PHILADELPHIA, Penn. – It’s one of the largest sweeping removals of officers from the street in history.
The City of Philadelphia has placed 72 police officers on desk duty while they investigate reports of thousands of aggressive and racially biased social media posts and comments, according to the police commissioner.
The investigation began after a group called The Plain View Project released massive amounts of inappropriate content on social media that had allegedly been posted or commented on by police officers. Reports said that some of the content included racist images or memes, posts calling for violence, aggression against members of Islam and other inflammatory material.
The Plain View Project refers to themselves as a “database of public Facebook posts and comments made by current and former police officers from several jurisdictions across the United States.”
Now, officials are combing through the social media history of 72 officers.
“We are equally as disgusted by many of the posts that you saw and in many cases, the rest of the nation saw,” Philadelphia Police Commissioner Richard Ross said.
Other major departments are digging deeper after the damning report was published earlier this month. Internal affairs officials in Dallas, Phoenix and St. Louis are all performing similar investigations.
What will become of these officers if their posts are found to contain what has been alleged against them?
“Several dozen” members of the department that are now on desk duty will be severely disciplined, and others will be terminated altogether, said Commissioner Ross, though he did not provide specifics on who would and wouldn’t keep their job.
"We are equally as disgusted by many of the posts that you saw & in many cases, the rest of the nation saw." #Philly Police Commissioner Richard Ross said several dozen of those on desk duty will be disciplined, others will be fired. Read more from @NPR https://t.co/iFZ4IA0bgK
— WCVE TV / FM (@wcve) June 20, 2019
“If the speech is determined to be protected, no further action will be taken,” Ross said. “An example would be an opinion on a matter of public concern that may be unpopular … but does not include threats of violence or pejorative language against any protected class.”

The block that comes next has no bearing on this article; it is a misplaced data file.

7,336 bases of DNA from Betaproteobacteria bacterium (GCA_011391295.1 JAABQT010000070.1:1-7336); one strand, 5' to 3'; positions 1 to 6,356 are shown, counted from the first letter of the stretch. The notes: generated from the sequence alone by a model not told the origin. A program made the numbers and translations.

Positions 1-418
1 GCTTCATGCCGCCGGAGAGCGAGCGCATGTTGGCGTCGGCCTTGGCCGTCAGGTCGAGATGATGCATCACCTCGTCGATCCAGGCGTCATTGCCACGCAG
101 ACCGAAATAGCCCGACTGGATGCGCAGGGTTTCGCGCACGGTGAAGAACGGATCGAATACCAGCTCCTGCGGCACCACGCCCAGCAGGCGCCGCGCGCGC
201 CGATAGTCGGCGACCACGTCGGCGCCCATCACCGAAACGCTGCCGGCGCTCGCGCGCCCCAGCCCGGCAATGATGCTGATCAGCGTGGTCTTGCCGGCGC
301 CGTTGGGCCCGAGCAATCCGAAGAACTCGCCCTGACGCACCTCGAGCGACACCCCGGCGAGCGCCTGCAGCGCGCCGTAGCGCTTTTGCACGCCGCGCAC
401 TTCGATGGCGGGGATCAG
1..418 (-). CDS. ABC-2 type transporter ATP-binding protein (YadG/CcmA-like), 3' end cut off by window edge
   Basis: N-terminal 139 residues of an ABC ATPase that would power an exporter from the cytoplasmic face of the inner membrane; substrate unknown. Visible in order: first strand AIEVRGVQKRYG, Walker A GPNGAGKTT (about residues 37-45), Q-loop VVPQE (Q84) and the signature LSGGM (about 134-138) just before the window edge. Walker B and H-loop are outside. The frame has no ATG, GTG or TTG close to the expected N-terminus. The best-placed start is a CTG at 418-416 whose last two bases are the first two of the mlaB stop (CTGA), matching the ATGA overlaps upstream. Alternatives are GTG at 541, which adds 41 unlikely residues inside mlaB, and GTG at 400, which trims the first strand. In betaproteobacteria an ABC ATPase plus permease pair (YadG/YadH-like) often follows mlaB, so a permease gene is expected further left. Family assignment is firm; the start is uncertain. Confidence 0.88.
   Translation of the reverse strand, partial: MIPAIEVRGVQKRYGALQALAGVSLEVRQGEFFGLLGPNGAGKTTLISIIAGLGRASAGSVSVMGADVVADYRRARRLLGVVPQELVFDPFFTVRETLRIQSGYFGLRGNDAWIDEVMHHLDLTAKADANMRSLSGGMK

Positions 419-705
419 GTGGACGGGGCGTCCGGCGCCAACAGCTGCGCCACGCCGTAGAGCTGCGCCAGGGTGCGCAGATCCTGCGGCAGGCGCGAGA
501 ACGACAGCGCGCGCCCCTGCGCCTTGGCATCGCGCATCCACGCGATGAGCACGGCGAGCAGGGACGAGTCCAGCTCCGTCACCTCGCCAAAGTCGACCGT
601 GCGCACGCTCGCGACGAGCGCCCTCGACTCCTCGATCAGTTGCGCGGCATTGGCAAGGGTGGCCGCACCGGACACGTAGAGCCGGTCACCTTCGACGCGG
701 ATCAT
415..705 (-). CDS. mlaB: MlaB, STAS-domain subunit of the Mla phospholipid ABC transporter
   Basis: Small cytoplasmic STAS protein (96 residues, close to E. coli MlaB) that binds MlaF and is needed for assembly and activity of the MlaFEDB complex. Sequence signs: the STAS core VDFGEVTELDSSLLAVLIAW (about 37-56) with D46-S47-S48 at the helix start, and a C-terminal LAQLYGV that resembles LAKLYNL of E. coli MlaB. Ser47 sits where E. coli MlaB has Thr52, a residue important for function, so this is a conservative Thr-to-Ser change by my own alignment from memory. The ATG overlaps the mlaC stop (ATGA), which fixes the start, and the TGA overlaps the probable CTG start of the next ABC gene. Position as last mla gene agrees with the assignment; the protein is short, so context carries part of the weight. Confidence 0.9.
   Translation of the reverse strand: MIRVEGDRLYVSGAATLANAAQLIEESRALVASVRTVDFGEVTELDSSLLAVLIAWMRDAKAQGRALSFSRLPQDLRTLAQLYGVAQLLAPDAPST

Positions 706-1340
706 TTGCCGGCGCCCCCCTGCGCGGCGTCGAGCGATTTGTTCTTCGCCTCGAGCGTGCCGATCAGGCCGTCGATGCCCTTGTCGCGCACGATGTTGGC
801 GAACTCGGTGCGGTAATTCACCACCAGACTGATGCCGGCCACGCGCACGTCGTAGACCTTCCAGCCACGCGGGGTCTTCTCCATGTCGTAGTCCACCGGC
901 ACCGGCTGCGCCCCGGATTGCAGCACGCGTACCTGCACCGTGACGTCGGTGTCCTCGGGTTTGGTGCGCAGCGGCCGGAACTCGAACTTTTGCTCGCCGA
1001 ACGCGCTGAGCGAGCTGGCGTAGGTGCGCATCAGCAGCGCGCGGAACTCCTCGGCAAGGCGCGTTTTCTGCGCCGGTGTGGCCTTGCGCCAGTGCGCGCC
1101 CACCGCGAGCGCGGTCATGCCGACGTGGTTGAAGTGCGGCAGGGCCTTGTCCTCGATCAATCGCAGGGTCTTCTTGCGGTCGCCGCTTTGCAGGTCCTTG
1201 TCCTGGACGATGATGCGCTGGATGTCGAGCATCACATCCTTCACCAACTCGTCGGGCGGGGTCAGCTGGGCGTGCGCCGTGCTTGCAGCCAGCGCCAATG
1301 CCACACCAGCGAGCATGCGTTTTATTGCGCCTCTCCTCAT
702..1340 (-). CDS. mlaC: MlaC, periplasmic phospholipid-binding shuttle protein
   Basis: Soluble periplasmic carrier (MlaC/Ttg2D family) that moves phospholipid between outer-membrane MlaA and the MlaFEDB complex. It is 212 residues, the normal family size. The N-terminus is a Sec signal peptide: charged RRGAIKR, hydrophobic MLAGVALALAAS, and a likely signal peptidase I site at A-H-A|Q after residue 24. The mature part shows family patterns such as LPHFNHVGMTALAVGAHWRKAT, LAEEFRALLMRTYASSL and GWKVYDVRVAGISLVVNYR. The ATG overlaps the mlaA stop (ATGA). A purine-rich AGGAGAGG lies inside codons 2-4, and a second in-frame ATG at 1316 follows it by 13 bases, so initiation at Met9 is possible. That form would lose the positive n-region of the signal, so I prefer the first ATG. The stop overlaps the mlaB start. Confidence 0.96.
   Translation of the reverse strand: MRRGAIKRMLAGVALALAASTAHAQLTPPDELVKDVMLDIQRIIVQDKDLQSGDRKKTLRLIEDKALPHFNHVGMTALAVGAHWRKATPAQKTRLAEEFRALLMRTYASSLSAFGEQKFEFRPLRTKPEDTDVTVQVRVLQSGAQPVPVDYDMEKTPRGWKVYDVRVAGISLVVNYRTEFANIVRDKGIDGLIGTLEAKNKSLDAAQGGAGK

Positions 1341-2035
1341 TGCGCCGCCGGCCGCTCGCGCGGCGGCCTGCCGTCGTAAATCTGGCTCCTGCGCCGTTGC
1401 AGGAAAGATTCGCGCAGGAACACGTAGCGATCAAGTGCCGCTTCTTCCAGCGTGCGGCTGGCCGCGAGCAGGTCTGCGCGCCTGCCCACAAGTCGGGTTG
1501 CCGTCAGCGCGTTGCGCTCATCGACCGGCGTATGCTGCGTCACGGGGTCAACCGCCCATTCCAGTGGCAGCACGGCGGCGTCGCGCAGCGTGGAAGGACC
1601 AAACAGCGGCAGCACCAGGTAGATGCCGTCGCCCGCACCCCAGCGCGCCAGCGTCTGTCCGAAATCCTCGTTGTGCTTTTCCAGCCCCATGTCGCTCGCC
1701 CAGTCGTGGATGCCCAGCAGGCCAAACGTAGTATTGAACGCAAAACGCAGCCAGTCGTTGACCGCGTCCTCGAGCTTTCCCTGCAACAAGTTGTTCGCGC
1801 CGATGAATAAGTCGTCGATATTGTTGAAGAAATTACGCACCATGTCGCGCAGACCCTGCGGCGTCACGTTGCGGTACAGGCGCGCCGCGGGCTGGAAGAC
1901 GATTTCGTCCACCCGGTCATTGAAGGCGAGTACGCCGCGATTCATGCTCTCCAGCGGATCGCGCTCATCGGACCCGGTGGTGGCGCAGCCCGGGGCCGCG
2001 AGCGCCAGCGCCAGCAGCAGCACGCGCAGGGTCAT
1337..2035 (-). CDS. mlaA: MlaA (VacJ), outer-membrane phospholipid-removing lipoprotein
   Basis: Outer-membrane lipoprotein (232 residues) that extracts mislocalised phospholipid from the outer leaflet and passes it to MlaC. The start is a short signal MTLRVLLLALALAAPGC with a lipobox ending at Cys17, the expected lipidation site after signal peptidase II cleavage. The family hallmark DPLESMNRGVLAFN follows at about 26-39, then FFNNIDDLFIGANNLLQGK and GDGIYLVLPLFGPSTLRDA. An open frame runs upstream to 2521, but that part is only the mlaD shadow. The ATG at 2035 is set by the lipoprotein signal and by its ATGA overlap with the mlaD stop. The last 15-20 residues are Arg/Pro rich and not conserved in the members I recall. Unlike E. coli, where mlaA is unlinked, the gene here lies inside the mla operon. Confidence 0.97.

This type of behavior isn’t consistent with what their oath promises the community, Ross noted. They only further the divide between police and the public. A relationship we’re trying so hard to mend.
“We’ve talked about from the outset how disturbing, how disappointing and upsetting these posts are,” Ross said at a press briefing. “They will undeniably impact police-community relations.”
The Philadelphia Fraternal Order of Police condemned any hate speech, but voiced their support for their brothers and sisters who are so frequently attacked online.
“We strongly condemn violence and racism in any form,” Philadelphia FOP President John McNesby said. “The overwhelming majority of our 7-thousand officers regularly act with integrity and professionalism. We simply ask, who is watching or policing those that target law enforcement with violence, racism and unacceptable behavior?”
“We stand with our officers who serve in our neighborhoods every day and keep us safe.”
Ross says they are ready to repair the reputation of the department and bring back a higher level of trust with the community.
“This puts us in a position to work even harder than we already do to cultivate relationships with neighborhoods and individual groups that we struggle to work with or struggle to maintain relationships with now,” said Ross. “We will work tirelessly to repair that reputation.”
Ross also begged people to keep in mind that the city employs 6,500 officers, and that it’s incredibly unfair to conclude that all police officers are racist.
“There are many, many thousands who don’t think like this and who wouldn’t engage in this kind of behavior,” Ross said. “Wouldn’t make sense to assume that everybody is a racist and everybody is Islamophobic and everybody is a sexist, because they’re not,” he said.
The department’s social media policy prohibits profanity, discriminatory language or personal insults.
The investigation into the scandal is ongoing.